Companies & Sectors
Declining NIM, rising credit costs, and MTM provisions to hit banks hard in FY14

According to ICRA, a weak macro environment, large rupee depreciation, vulnerability of a large number of infrastructure projects and the rising yields will have significant bearing on the earnings and asset quality of banks in India in FY14

Ratings agency ICRA has said that declining net interest margins (NIMs) rising credit costs and mark-to-market (MTM) provisions would affect banks in India during FY2014. "A weak macro environment, large rupee depreciation, vulnerability of a large number of infrastructure projects and the rising yields will have significant bearing on the earnings and asset quality of the banks," ICRA said in a research report.

 

According to ICRA's estimates, Indian banks (private and public sector banks) were staring at a Rs25,000-Rs30,000 crore MTM losses' on their fixed income investment portfolio in Q2 FY14 as 10-year G-sec yields hardened from 7.45% as on June 2013 to about 9.2% by 19 August 2013. The hardening followed the Reserve Bank of India (RBI's) measures to curb volatility in the foreign exchange rates.

 

However, RBI released certain relaxation on 20 August 2013 which provides banks the option to reduce the size of the AFS/HFT book, modified duration and also to amortise provision for losses on AFS/HFT book over the next three quarters of FY14. These relaxations are expected to reduce provision for MTM losses of the banks from the earlier estimates of Rs25,000-Rs30,000 crore in second quarter of 2014 to Rs3,000-Rs5,500 crore. Although losses for the balance year (July 2013-March 2014) are estimated to be higher at Rs9000 to Rs17,000 crore, ICRA said.

 

The ratings agency said, “RBI action may also lead to an increase in the cost of deposits. While increase in the cost of deposits would be visible faster for private sector banks, which are more reliant on certificate of deposits (CDs) / large deposits, PSBs are unlikely to remain insulated from higher costs over next three to nine months. As per ICRA estimates, reliance on large deposits (more than Rs1 crore deposits, which are typically shorter tenure) is as high as 50% for the Indian Banking system.”

 

ICRA has analysed the performance of 20 Nationalised Banks, six banks in the State Bank Group (SBI group) - collectively referred to as public sector banks (PSBs) - and 15 banks in the private sector (private banks) during the period April 2013 to June 2013 (Q1 FY14) and the outlook for 2013-14. These 41 banks collectively account for around 90% of the total credit portfolio and deposits of all commercial banks in India as of June 2013.

 

ICRA expect the gross non-performing assets (NPAs) of PSBs to rise to 4.8%-5% as on March 2014 from 4.2% as on June 2013. As PSBs NPAs have a larger bearing on the banking system NPAs, gross NPA percentage for banking system could rise further to 4.2-4.4% as on March 2014 from 3.8% as on June 2013, it said.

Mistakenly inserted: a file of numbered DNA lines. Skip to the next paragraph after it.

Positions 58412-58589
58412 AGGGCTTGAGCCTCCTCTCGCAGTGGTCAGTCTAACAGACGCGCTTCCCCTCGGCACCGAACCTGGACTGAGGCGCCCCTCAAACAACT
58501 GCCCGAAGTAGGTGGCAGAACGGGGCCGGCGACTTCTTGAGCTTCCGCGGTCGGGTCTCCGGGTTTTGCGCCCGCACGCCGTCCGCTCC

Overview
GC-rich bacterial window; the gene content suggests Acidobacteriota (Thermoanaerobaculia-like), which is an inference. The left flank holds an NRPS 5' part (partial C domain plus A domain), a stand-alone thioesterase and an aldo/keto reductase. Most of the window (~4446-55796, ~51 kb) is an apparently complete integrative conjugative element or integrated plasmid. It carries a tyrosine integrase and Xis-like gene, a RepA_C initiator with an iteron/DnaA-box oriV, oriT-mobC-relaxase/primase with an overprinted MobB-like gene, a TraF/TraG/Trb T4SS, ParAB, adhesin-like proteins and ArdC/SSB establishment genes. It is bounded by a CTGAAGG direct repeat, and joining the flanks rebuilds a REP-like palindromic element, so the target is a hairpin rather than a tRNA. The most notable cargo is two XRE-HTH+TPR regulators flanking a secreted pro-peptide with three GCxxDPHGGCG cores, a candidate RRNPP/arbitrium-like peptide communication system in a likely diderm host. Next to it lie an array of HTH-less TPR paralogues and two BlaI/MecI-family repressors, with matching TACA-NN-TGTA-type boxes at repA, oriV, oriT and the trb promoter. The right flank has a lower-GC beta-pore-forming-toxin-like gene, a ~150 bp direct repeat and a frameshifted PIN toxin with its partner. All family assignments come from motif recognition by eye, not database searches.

FY12

Q1, 

FY13

Q2,

FY13

Q3,

FY13

Q4,

FY13

Q1, 

FY14

Fresh NPA generation rate (annualised)

2.8%

2.7%

3.6%

3.5%

2.9%

4.2%

Recovery & upgrades ass % of opening gross NPAs (annualised)

43.0%

22.4%

27.1%

37.2%

42.8%

27.7%

Write-offs as % of opening gross NPAs (annualised)

20.0%

14.1%

15.5%

10.5%

26.6%

11.8%

Gross NPA %

3.0%

3.3%

3.8%

3.9%

3.6%

4.2%

Net NPA %

1.5%

1.8%

2.1%

2.2%

2.0%

2.5%

Provisioning cover[1]

50.6%

48.2%

45.8%

45.3%

45.3%

42.2%

Net NPA/ Net worth

17.9%

20.0%

22.8%

23.9%

24.0%

28.1%

Standard Restructured Advances

5.7%

6.7%

7.3%

7.4%

6.2%

6.4%

Source: ICRA

 

The ratings agency said it expects earnings of private sector banks for 2013-14 to be lower than Q1 due to an expected decline in NIM (despite a possible 25-50 basis points hike in base rate) as well as significant MTM losses due to rising yields. However, the core profitability of private sector banks was high (2.1%-2.3%) to absorb these negative impacts, therefore private sector banks may still be able to report a double digit return on equity for 2013-14. Nevertheless, for private sector banks with large infrastructure exposures, slippages in the large accounts could increase the credit provisions and dilute the core earnings over the medium term, ICRA said.

 

 

 

FY2012

Q1, 

FY13

Q2,

FY13

Q3,

FY13

Q4,

FY13

Q1, 

FY14

Gross NPA %

2.0%

2.0%

2.0%

1.9%

1.9%

2.0%

Net NPA %

0.5%

0.5%

0.5%

0.5%

0.5%

0.6%

Provisioning cover[2]

77.2%

76.2%

73.7%

72.9%

72.5%

69.6%

Net NPA/ Net worth

2.7%

2.9%

3.2%

3.2%

3.1%

3.5%

 

PSBs core earnings are extremely low at around 0.7%, therefore, their ability to withstand any further pressure to absorb higher credit costs, increased liabilities due to wage revisions or wider MTM losses due to rising yields is extremely limited. As per ICRA estimates, return on net worth for PSBs could drop to single digit in 2013-14 which along with low valuations could necessitate PSBs to rely primarily on the Government of India (GoI) to shore up capital to comply with more stringent Basel III norms or for growth. Asset quality and earning pressures could also make banks more risk averse, which could further make availability of credit scarce even if the credit demand were to pick up, the ratings agency concluded.

 

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